DE-ESCALATING AGITATION

As Autonomic has written previously, workplace violence is a fact of life for nurses.

One quarter of all workplace violence takes place in a health care setting.

There are proven steps to treat agitated patients without restraints and involuntary medication.

Agitation is an acute behavioural emergency.

And it requires immediate intervention using a 40 year old method.1.

But it requires genuine commitment for a successful outcome.

A three step approach is used.

  1. The patient is verbally engaged.
  2. A collaborative relationship is established
  3. The patient is verbally de-escalated out of the agitated state.

There are four objectives in working with agitated patients.

(i) Ensure the safety of the patient, staff and others in the area.

(ii) Help the patient manage his emotions and distress and maintain or regain control of his behaviour.

(iii) Avoid the use of restraint when at all possible.

(iv) Avoid coerce interventions that escalate agitation.

These objectives may be difficult to implement in some settings.

A busy ward or emergency department are such challenging environments.

But the alternative is medication which can lead to more agitation and violence.

There are “10 domains of de-escalation” identified by an American Association for Emergency Psychiatry best practice workgroup.2.

Agitation is a behavioural set of medical signs and symptoms that are connected to different basic emotions.

The behaviours include foot tapping, hand wringing, hair pulling and fiddling with clothes and other objects.

Repetitive thoughts are vocalized such as ‘wanting to get out of here’.

Irritability and an increased responsiveness to stimuli may also be present.

The workgroup said that

Agitation exists on a continuum, eg, from anxiety to high anxiety, to agitation, to aggression.The agitated patient may be unable to engage in any conversation, and may be on the edge of new or repeated violence, requiring vastly different management than a person who may be willing and able to engage.”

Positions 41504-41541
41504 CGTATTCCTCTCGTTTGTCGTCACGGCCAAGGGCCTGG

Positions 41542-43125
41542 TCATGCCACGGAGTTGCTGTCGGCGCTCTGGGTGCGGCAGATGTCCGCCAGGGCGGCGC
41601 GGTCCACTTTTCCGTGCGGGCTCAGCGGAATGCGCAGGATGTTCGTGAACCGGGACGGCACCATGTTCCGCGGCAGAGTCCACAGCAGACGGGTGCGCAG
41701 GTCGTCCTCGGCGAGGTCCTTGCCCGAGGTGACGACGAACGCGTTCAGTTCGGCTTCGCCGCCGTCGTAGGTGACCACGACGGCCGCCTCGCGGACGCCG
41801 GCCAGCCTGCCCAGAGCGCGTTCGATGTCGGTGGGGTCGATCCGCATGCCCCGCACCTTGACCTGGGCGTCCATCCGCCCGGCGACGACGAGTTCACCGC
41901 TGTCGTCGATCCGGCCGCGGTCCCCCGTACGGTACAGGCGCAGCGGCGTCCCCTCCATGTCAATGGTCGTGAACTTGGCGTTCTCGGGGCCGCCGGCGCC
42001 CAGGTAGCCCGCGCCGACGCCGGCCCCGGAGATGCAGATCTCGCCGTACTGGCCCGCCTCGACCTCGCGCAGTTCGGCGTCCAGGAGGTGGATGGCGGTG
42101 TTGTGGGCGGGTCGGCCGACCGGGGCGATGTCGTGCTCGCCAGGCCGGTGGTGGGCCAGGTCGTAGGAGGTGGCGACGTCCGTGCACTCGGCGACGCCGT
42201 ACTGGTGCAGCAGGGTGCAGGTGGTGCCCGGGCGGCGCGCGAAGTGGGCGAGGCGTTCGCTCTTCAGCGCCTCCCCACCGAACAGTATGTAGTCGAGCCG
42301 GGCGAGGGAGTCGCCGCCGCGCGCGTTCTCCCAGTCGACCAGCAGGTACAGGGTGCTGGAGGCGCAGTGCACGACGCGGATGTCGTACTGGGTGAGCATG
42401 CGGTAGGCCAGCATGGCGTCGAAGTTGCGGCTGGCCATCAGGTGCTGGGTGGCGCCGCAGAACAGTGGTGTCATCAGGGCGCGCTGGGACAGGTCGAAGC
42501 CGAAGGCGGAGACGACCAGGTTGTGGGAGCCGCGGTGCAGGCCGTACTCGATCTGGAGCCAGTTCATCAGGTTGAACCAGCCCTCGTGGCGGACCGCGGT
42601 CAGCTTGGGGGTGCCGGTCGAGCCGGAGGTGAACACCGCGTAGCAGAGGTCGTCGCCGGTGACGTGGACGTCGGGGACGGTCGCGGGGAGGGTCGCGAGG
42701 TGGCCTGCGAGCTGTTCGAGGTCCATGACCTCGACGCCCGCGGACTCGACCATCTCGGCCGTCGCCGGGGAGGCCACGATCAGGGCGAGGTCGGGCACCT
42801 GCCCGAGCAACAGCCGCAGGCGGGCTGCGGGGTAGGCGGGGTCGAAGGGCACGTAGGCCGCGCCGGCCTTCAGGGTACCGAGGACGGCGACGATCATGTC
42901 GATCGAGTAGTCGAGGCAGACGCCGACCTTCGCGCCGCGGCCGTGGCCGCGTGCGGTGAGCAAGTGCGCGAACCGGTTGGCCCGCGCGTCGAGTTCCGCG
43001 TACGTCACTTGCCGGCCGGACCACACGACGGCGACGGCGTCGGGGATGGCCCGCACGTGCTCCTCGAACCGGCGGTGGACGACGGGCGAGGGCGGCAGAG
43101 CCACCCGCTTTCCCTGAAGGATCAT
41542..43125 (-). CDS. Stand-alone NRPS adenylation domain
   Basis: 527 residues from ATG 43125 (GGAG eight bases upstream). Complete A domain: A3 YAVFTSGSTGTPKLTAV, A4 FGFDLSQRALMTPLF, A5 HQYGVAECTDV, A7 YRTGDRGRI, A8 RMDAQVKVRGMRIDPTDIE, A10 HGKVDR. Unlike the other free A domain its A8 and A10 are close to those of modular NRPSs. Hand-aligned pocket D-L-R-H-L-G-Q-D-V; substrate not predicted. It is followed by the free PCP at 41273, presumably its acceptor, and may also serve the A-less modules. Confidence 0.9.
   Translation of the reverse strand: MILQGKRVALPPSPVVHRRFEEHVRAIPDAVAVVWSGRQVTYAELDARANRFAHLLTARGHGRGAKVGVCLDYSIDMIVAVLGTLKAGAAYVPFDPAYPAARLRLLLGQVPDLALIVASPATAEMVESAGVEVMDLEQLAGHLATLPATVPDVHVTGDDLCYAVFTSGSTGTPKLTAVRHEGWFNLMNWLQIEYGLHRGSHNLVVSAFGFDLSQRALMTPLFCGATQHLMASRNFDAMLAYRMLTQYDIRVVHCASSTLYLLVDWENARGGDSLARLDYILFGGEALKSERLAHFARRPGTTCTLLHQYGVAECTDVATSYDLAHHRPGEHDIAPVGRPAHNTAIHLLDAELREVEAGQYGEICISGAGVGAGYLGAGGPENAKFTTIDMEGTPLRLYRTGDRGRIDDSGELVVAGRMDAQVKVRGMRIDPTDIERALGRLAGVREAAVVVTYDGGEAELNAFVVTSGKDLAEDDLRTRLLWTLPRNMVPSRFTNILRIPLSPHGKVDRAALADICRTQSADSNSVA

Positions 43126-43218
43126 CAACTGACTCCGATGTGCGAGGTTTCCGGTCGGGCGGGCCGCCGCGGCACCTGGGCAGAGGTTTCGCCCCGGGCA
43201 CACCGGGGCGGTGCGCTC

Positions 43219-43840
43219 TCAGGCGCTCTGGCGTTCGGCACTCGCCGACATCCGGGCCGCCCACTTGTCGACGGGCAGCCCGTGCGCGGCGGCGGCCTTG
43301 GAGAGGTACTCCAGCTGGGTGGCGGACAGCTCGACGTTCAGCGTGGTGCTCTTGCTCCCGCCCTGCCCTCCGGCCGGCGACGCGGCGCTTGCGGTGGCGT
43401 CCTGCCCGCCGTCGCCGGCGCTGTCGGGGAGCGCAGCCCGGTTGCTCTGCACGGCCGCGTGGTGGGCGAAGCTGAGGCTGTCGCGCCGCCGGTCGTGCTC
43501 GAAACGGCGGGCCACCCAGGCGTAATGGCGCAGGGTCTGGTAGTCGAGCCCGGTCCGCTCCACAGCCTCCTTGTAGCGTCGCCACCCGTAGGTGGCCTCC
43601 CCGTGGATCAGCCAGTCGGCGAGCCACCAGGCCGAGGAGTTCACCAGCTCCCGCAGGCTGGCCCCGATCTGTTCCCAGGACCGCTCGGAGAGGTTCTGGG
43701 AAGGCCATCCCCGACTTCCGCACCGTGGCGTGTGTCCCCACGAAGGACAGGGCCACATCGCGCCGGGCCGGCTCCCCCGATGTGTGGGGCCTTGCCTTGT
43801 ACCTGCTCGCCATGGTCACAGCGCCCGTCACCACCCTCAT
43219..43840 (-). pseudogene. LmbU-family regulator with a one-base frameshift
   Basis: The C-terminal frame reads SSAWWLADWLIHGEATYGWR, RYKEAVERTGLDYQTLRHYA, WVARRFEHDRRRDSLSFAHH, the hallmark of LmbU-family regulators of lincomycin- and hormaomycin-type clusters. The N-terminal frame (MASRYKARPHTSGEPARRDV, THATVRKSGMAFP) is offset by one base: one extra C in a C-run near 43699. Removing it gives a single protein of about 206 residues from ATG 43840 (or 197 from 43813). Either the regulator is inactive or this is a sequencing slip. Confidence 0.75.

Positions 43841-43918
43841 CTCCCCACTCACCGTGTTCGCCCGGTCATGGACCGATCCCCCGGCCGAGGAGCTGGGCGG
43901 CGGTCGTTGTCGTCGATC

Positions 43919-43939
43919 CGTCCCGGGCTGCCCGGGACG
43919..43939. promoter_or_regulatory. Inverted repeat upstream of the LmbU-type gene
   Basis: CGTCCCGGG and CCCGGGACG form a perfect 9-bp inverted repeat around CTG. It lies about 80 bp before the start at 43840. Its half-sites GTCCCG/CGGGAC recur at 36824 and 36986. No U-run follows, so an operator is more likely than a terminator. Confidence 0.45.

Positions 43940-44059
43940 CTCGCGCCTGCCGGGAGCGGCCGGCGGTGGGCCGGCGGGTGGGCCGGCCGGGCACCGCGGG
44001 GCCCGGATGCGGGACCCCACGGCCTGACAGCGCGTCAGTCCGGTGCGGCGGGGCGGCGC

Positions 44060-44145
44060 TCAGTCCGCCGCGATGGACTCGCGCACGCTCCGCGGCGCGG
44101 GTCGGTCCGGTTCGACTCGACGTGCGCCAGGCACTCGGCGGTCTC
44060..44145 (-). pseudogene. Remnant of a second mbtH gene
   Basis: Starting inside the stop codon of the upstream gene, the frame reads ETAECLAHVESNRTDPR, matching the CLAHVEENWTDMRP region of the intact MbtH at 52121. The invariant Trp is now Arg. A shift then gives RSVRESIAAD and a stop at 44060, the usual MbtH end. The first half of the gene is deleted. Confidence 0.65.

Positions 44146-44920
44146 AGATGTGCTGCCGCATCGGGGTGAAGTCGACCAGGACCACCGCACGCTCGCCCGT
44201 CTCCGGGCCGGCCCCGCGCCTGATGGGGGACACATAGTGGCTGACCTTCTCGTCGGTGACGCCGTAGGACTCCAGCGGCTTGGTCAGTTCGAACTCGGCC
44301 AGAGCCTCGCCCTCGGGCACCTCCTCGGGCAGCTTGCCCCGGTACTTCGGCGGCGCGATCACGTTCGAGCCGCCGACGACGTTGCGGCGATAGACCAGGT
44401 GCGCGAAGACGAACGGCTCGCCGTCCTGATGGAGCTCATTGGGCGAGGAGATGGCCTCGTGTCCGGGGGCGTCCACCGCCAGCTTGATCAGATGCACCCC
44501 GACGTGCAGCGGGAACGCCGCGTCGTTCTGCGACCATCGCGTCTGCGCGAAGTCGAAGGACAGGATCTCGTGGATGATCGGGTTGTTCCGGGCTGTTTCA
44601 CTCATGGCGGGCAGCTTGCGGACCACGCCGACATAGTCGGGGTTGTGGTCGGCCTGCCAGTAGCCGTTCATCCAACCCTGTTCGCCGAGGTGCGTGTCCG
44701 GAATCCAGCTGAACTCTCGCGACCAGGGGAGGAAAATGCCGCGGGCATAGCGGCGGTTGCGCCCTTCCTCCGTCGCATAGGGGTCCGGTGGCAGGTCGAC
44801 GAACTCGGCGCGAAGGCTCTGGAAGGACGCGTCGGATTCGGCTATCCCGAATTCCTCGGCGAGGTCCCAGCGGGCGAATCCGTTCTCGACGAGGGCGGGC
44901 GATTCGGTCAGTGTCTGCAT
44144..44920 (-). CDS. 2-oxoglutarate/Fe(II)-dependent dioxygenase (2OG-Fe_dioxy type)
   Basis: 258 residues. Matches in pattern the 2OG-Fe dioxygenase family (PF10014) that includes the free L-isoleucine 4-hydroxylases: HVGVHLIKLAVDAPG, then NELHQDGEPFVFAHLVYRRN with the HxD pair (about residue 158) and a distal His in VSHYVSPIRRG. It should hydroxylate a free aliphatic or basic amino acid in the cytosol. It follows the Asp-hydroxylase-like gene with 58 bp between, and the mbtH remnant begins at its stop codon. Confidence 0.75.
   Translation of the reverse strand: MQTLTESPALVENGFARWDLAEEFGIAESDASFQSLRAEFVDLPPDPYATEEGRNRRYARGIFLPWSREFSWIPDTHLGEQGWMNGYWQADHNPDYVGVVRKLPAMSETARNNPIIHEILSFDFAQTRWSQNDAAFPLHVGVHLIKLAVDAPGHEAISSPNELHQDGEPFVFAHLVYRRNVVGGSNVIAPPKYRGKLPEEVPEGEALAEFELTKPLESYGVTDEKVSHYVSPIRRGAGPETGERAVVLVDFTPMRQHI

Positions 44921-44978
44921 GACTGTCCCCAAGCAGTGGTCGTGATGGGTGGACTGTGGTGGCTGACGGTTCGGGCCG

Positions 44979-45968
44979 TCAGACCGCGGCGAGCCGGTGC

There are four reasons why a nurse should use non-coercive de-escalation to calm an agitated patient.

Firstly, if staff members physically intervene to subdue a patient , it reinforces to the patient the violence is necessary in the interaction.

Second, patients who are restrained are more likely to be admitted into a psychiatric facility and have a longer inpatient stay.

Third, low restraint rates is a key quality indicator.

And finally, patients and staff are less likely to be hurt when physical violence is prevented

A future post from Autonomic will look at practical steps to de-escalate agitated patients.

To learn more about de-escalating agitation:

  1. Lazare, Aaron, Sherman Eisenthal, and Linda Wasserman. “The customer approach to patienthood: Attending to patient requests in a walk-in clinic.” Archives of General Psychiatry 32.5 (1975): 553-558.
  2. Richmond, Janet S., et al. “Verbal de-escalation of the agitated patient: consensus statement of the American Association for Emergency Psychiatry Project BETA De-escalation Workgroup.” Western Journal of Emergency Medicine 13.1 (2012).